Governor: 6 aid workers kidnapped in central Niger
NIAMEY, Niger (AP) — Six aid group employees were abducted from the guesthouse in a central Niger town, officials and witnesses said Monday.
Men in two Toyota pickup trucks pulled up to a guesthouse in the town of Dakoro late Sunday and seized five Nigeriens and a worker from Chad, said Sidi Mohamed, the governor of the Maradi region.
Local authorities have mounted a search operation, and they say they have surrounded the abductors in an area more than 400 kilometers (250 miles) north of Dakoro.
"Presently, they are in Tassara, in that zone over there. They are encircled. They wanted to drive toward Mali — it seems obvious that these were elements of AQIM," said the Prefect of Bermo, Idrissa Hassane, using the acronym for Al Qaida in the Islamic Maghreb, the local affiliate of al-Qaida. "I am hopeful that we will be able to catch them."
All six Africans work for the aid group "Bien-Etre de la Femme et de l'Enfant au Niger," or "Well-Being of the Mother and Child of Niger," known by its French acronym of BEFEN. The Niamey-based aid group has about 250 local employees, around 100 of which are based in Dakoro where they run a clinic for severely malnourished children, said the group's national coordinator Dr. Sayadi Sani.
Dakoro has become a hub for international aid workers, including organizations like CARE International and Oxfam, which use Dakoro as a base to carry out projects in the grasslands that extend to the north, home to the dwindling nomadic communities who still live off of their herds of camels and cows.
Mohamed, the governor of the Maradi region which includes Dakoro, said the abductors were likely looking for foreign nationals.
"They were taken by unidentified individuals who came in the night aboard two 4-by-4 pickup trucks," said the governor. "For the moment, we are trying to pursue them. They went north toward Tahoua. I have always said that there are criminal elements in this area, and I have asked aid workers to take a security detail. But when we preach prudence, people think we are overreacting," said Mohamed.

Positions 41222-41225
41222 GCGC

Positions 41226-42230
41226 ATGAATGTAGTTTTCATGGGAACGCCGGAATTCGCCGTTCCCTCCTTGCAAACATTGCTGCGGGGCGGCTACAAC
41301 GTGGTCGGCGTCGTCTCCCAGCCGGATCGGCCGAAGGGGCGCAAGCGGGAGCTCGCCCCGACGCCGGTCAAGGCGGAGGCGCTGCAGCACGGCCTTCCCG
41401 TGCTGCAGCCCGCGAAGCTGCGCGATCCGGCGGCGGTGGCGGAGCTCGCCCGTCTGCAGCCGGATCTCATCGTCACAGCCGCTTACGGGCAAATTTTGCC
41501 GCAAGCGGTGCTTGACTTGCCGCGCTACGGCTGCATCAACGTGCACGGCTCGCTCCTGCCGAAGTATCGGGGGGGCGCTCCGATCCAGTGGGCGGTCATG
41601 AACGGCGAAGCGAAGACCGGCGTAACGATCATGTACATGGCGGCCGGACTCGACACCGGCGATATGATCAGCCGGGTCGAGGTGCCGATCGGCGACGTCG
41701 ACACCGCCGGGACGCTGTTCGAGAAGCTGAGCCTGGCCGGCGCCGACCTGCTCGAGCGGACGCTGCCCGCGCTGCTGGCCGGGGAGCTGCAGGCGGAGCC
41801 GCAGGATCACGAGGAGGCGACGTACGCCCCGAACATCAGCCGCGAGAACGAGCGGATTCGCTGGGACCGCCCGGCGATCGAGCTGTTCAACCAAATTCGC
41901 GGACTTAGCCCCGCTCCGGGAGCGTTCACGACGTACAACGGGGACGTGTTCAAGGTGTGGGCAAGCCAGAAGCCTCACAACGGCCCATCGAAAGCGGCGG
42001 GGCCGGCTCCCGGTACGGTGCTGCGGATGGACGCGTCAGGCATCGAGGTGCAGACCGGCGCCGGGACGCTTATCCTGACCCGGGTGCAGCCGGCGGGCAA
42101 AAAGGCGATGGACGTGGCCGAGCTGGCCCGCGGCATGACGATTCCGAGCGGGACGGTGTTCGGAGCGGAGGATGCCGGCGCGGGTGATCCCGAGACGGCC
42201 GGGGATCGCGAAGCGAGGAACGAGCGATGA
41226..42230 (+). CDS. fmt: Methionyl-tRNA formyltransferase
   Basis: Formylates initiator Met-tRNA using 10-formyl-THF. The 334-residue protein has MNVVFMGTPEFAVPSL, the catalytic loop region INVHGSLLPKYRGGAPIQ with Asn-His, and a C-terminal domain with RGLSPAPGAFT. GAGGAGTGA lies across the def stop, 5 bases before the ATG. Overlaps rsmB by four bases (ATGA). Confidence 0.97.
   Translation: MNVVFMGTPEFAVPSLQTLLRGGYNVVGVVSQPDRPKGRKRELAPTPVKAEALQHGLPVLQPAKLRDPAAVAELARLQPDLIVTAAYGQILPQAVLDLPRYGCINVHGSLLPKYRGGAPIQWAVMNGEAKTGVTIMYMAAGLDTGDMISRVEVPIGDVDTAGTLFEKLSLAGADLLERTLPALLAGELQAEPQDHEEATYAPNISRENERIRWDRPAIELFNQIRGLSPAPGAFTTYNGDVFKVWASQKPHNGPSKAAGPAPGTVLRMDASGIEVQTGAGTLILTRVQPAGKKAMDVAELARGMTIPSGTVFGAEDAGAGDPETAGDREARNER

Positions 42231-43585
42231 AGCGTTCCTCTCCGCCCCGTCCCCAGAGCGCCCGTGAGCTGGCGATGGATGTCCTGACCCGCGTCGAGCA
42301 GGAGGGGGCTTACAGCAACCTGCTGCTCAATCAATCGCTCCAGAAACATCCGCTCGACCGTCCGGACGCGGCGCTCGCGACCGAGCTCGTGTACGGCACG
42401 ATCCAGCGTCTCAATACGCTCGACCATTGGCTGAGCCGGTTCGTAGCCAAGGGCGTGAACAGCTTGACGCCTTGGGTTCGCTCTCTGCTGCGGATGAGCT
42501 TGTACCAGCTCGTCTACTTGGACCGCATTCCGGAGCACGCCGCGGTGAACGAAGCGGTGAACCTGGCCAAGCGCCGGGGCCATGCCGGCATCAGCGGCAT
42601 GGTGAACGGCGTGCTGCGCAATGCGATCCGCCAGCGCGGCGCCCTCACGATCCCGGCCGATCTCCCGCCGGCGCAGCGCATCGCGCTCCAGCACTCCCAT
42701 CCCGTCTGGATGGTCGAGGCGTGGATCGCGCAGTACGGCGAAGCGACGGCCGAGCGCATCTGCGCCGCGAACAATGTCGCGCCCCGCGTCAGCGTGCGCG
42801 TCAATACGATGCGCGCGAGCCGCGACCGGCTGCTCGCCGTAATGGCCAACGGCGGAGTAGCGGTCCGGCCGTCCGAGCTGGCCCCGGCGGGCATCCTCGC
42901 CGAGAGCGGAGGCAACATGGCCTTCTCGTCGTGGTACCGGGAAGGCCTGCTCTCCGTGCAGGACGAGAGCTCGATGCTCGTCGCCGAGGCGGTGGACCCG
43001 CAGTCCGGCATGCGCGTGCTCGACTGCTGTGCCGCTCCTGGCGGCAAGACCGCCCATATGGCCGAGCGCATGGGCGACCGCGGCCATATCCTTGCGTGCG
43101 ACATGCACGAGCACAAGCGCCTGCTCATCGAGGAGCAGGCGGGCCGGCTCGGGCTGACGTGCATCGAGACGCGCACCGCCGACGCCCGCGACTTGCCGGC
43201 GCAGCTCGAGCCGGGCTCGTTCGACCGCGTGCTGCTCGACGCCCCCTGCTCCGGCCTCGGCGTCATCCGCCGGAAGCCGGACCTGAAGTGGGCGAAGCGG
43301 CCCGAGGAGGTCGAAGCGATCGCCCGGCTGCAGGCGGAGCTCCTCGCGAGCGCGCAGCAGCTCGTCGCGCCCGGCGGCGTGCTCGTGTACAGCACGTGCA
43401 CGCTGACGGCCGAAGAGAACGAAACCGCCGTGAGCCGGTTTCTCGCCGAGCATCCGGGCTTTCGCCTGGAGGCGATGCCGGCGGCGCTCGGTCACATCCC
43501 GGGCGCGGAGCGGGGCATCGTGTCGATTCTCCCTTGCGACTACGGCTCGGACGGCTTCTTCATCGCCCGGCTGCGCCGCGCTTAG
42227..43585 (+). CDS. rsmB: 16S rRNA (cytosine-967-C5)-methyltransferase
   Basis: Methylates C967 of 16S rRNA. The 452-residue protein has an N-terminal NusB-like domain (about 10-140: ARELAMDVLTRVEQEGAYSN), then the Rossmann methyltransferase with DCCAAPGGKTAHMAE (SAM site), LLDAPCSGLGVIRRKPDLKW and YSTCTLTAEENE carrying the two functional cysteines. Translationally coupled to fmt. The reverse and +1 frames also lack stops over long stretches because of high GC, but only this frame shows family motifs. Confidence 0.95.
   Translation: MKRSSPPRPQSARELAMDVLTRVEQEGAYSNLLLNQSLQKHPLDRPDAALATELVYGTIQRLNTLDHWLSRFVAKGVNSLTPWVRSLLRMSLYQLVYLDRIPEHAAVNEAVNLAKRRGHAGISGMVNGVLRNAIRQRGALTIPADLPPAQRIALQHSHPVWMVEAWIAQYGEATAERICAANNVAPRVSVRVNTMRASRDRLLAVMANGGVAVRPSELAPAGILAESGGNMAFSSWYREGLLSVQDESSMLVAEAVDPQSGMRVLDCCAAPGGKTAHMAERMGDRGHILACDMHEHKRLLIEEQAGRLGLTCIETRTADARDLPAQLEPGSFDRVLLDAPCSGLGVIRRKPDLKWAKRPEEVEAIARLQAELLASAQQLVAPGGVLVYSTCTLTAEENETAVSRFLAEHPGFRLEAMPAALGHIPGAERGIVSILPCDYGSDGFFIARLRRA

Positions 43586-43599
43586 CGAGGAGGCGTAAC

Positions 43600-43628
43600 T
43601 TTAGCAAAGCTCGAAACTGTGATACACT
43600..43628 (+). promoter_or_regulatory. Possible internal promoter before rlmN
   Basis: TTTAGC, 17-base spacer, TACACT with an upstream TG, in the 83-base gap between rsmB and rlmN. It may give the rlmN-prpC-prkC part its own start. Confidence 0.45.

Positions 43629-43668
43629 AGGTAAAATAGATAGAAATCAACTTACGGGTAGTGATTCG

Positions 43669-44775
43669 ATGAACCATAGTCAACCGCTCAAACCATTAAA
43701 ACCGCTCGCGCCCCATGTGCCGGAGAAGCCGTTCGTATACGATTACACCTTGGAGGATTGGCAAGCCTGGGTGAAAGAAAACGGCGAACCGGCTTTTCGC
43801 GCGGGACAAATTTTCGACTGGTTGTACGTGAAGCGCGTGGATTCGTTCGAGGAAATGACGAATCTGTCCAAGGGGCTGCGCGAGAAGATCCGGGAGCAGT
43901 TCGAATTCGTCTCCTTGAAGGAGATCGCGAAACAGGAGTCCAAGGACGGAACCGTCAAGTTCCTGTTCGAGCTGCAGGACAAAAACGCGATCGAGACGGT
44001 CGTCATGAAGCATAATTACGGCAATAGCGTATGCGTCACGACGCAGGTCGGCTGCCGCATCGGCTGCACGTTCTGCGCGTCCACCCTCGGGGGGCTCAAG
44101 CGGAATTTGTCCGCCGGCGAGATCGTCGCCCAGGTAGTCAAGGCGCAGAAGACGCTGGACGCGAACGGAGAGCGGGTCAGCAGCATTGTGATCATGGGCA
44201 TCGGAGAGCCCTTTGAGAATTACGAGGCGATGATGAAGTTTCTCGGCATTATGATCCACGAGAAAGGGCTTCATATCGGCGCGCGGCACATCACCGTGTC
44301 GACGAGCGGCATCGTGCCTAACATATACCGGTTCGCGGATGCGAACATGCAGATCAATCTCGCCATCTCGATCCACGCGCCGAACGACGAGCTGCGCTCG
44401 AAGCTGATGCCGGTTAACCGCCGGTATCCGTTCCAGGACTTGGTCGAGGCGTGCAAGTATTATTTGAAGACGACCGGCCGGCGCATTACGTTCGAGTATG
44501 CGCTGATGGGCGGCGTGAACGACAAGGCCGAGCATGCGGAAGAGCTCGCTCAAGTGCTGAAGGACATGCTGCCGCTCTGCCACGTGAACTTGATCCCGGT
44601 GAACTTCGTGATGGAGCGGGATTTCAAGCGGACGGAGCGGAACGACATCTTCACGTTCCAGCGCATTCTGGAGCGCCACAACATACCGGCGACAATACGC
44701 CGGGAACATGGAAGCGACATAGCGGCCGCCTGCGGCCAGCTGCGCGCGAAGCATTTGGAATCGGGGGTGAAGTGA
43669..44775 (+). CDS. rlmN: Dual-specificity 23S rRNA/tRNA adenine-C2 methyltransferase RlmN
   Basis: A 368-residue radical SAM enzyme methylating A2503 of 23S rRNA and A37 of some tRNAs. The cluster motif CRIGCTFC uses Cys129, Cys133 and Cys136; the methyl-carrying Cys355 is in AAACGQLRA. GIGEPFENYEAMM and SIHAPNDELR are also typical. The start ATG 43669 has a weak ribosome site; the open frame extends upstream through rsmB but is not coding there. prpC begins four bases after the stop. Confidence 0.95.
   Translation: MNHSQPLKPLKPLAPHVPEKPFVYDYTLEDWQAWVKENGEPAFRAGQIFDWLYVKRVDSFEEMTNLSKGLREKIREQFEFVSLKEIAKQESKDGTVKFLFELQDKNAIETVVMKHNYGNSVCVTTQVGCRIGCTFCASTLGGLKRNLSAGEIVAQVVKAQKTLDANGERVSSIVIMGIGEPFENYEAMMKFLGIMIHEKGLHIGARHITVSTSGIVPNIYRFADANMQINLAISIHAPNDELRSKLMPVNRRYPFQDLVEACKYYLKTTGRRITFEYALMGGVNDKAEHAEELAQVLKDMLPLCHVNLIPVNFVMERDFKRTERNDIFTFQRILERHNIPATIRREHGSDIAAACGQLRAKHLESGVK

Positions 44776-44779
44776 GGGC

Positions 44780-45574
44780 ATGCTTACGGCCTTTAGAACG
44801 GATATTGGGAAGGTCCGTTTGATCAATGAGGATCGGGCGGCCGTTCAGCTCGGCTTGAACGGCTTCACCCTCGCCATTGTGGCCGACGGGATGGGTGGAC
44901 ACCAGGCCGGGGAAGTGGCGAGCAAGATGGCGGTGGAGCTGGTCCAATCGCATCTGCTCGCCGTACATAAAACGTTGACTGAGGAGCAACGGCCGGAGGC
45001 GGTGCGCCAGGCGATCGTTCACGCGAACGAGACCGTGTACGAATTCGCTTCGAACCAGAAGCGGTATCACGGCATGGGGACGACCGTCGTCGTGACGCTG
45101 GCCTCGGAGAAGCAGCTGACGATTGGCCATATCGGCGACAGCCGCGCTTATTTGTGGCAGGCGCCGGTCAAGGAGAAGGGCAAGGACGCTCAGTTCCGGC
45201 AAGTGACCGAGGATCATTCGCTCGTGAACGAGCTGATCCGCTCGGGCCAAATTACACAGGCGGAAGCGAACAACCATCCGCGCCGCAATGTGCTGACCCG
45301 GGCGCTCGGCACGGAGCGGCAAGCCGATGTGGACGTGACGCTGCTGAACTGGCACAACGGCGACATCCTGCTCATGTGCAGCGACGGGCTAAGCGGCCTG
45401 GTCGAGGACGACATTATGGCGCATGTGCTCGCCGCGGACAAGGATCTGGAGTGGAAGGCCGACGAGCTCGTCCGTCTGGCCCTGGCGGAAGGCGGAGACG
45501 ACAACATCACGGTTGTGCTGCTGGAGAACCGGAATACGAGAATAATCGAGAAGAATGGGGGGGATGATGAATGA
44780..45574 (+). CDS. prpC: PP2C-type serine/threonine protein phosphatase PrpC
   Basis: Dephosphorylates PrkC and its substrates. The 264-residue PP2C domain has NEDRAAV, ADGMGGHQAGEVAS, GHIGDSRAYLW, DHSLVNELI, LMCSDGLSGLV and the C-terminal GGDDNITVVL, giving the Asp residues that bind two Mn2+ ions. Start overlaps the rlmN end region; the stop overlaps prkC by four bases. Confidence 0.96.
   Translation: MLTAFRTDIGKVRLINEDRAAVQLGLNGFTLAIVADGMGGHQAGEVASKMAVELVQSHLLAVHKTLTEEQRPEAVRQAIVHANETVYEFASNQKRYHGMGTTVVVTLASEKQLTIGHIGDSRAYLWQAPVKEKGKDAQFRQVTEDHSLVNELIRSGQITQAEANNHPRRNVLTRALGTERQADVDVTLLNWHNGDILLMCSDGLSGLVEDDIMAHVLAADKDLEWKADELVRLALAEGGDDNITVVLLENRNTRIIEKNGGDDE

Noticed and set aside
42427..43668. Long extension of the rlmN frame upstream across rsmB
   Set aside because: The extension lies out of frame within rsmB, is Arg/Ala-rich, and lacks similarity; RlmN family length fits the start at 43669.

Sani, the national coordinator of BEFEN, said that the compound where his employees were staying is guarded. "They came and banged on the gate. When the guard went to see who it is, they shoved their guns at him. They then hit the guard, and then had access to the house."
Sani confirmed that the abductors had taken six of his employees, including a doctor, a nurse and several malnutrition specialists, as well as their driver. He said that traces of blood found on the floor of the compound indicates that some of their staff may have been injured in the abduction.
"We are a national NGO. Our employees are locals," he said, trying to underscore that they have no expats on their staff.
Much of northern Niger has become off-limits to foreigners due to the threat of kidnapping by al-Qaida in the Islamic Maghreb, or AQIM, which is still holding four of the seven employees of French nuclear giant Areva, who were kidnapped two years ago in the northern Niger town of Arlit.
Dakoro, however, was considered safe. The town is about a 2-hour drive from the district capital of Maradi which has been a hub for international aid groups dealing with the massive hunger crisis that has hit the Sahel. Charities including MSF-Belgium and UNICEF run programs in the area to help malnourished children.
Until around June, MSF-Belgium managed the malnutrition clinic in Dakoro. This summer, they pulled out and handed over the running of the clinic to BEFEN.
Moussa Ali, a Dakoro resident living near the guesthouse, said he happened to be walking by when he saw the two Toyota pickup trucks pull in to the guesthouse. He said he realized they were rebels because they were well-armed.
"They came in two Toyotas and sped off toward the north, after having forced the hostages into the car," said Ali.
Hassane, the prefect of Bermo, a town located north of Dakoro, said that he was in Dakoro until sundown on Sunday night, and all seemed normal. He said he returned to Bermo and was getting ready to go to sleep when he got a call at around 11 p.m. alerting him of the abduction.
He said that he jumped into his 4x4 along with his guards and spent all night patrolling the area. The prefects of Dakoro and several other small towns that dot the grasslands also patrolled along the dirt tracks.
Callimachi contributed to this report from Dakar, Senegal.